While all those words were once true of us all, they do not use these words in a past sense. There is no was or used to be in their sentences. And though we all still possess a sin nature, the disconcerting thing to me is that these saved, born again children of God still view themselves the same way we view those who have never been saved or known the presence of God in their lives. In fact, they seem unaware of the change having the Holy Ghost inside of them has made in them. In their minds, they’re still just sinners. They look at themselves as broken, lost, disgusting humans who have received the gift of Grace, yet are unaware of what that grace has done for them.

It's as if they see grace as a gift they can hold in their hands, or wear as a badge, but that hasn't actually changed them out of a sinner into something else. And likewise, because they are unaware of the soul-level change the gift of Christ has begun in them, they're left uncertain of their salvation and their own security in it.

How? For starters, this limited view of grace and its effects on them as a person undermines the very foundation of their view of forgiveness. Since they view grace as only a vague covering that “conceals” the dirty sinner underneath, instead of a soul-changing action, they do not view past sins or current mistakes as gone. Instead, they continue to believe themselves tainted by them, like a pile of sins that continues to grow at their feet and scars marked in their skin. They're ashamed and dirty feeling, long after salvation is theirs, to a point where they feel the need to seek salvation over and over, like it's a temporary shower to wash off their guilt until the next mistake.

Moreover, the times the change caused by salvation is spoken of to youth, it's phrased as much to inspire more doubt. “You should be changed by your salvation,” is a phrase I have heard dozens of times at Bible camps, youth gatherings, and Sunday school teachings. The subtle - or rather, not so subtle - use of “should” is a weapon easily creating doubt in the minds of Christian youth, as it raises questions such as: “Have I changed enough? Am I different enough? Have I become good enough, or am I still unsaved and destined for hellfire??”

Instead of the change being something God works in us over time and through His Spirit, it's made out to be a measuring stick that determines whether or not we’ve done something enough to feel secure in our salvation. “If you're saved, you won't lie.” “If you're saved, you won't be disrespectful.” “If you're really saved, you would be helpful without complaining, always be kind to others, etc. etc.” And since we can never do enough - or not do enough - for any such reassurance, it plants seeds of doubt and insecurity. The change brought to our lives by salvation is suddenly no longer a reassurance, but a fifty foot high measuring stick which no one can hope to reach.

So what is the right way to view these things? And what is the cause of all this confusion around the subject of grace and forgiveness and the resulting effect/change it has on those who receive it?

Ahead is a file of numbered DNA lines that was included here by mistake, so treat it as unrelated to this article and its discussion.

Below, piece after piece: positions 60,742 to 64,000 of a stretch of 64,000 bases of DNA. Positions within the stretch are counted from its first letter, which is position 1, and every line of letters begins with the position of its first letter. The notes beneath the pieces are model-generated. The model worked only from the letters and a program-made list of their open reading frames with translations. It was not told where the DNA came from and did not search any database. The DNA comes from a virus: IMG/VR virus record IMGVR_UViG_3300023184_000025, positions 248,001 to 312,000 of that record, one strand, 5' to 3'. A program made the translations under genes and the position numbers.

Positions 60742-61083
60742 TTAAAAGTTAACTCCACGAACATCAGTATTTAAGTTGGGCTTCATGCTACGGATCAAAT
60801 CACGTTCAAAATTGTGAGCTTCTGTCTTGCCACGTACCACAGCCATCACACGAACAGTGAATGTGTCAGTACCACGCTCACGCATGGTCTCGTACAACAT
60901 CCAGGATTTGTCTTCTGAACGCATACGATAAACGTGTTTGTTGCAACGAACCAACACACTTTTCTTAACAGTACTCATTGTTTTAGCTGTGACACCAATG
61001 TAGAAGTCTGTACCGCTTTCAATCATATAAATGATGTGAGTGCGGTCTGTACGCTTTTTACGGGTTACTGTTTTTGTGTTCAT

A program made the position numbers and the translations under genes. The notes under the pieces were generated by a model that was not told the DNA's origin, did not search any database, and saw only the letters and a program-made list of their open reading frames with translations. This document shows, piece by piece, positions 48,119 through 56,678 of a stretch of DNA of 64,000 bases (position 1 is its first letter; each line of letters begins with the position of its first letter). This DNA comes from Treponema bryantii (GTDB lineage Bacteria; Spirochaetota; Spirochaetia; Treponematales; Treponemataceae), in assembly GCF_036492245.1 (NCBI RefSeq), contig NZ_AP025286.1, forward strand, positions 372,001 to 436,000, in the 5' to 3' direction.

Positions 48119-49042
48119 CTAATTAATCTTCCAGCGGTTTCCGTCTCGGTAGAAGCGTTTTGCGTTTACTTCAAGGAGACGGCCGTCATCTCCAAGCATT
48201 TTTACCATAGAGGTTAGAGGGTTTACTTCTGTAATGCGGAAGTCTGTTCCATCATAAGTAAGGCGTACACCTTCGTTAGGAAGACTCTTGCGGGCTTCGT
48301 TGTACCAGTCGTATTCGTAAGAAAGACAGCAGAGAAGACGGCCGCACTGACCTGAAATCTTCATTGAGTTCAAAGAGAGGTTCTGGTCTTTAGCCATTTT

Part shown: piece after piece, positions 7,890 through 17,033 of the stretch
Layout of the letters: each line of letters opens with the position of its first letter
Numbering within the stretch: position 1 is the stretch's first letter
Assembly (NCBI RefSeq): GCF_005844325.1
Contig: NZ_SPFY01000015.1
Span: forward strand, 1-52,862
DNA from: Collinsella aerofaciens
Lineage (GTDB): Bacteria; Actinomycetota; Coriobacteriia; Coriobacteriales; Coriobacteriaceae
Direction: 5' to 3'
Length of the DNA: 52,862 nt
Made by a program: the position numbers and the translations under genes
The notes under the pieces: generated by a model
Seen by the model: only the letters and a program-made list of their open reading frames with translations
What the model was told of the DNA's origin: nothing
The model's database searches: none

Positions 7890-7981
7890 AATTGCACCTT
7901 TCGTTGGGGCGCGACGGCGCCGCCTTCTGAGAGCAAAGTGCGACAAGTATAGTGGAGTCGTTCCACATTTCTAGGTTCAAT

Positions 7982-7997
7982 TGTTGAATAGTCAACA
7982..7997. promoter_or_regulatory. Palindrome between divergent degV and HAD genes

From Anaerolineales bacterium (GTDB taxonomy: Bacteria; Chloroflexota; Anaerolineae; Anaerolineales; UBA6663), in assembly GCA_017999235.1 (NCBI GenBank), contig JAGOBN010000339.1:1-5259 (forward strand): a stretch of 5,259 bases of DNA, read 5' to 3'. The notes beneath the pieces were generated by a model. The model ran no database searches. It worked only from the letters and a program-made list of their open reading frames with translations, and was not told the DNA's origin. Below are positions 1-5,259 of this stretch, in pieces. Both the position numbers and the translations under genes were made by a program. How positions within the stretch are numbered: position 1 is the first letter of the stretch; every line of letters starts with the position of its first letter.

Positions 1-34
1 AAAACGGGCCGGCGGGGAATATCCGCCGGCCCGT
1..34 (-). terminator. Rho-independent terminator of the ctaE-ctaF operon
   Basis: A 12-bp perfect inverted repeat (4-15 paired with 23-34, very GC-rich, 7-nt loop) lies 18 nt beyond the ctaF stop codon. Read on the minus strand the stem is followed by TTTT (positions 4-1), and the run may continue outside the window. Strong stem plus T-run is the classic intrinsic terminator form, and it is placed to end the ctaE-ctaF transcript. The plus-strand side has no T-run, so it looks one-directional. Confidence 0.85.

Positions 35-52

The foundation of it all is salvation, grace, and forgiveness, and what all that really means for those who have accepted Christ into their lives. It's not a limited covering concealing the filth underneath. Those who are given it aren't simply covered over with a new coat of paint so they “look” presentable. This viewpoint of limited grace is not only biblically inaccurate, it is impossible. If Christ’s blood could only buy us all a “fresh coat of paint” variety of grace - a thin shield for our underlying sins - then it wouldn't have been enough to save any of us. We cannot walk into God’s holy, righteous presence simply sporting a new paint job. To enter into the presence of God, we must be completely, entirely blameless - washed clean to the very core, with every ounce of filth and dirt cast aside so far that it no longer is even in existence. If this soul-deep cleansing, mind-changing, sin-erasing change did not occur in us - if, in short, the titles of “dirty”, “broken”, “disgusting”, “sinner”, etc., weren't fully eradicated from our very souls and beings - then we would still be damned (in the most biblical form of the word). Nothing short of complete and total change in title, soul, body, and mind would be enough to allow us the communion with God that comes instantly upon our salvation, in the form of the Holy Spirit who then lives inside us.

I think, then, that the next confusion - which helps result in the confusion of what Grace really is, the two playing off of each other - is in how we can be fully blameless and cleansed while still possessing a sin nature. This becomes a confusion because we, as the human race, are very linear. We view our salvation as an act in our past, wherein we gave past sins to God. But that is not how salvation works - when we are saved, we are not only washed clean of every past act, but also every single future sin, as well. In that moment of accepting salvation, God forgives every single discretion we have done and will do for the entirety of our lives - the very first and the very last and every last one in-between. They're already eradicated before we ever even commit them, because time has no effect on the status of our rebirth, salvation, and cleanliness. It's all erased at once, so no matter what mistakes we then commit in the future, it has no effect on our standing with Christ, because those things have already been forgiven.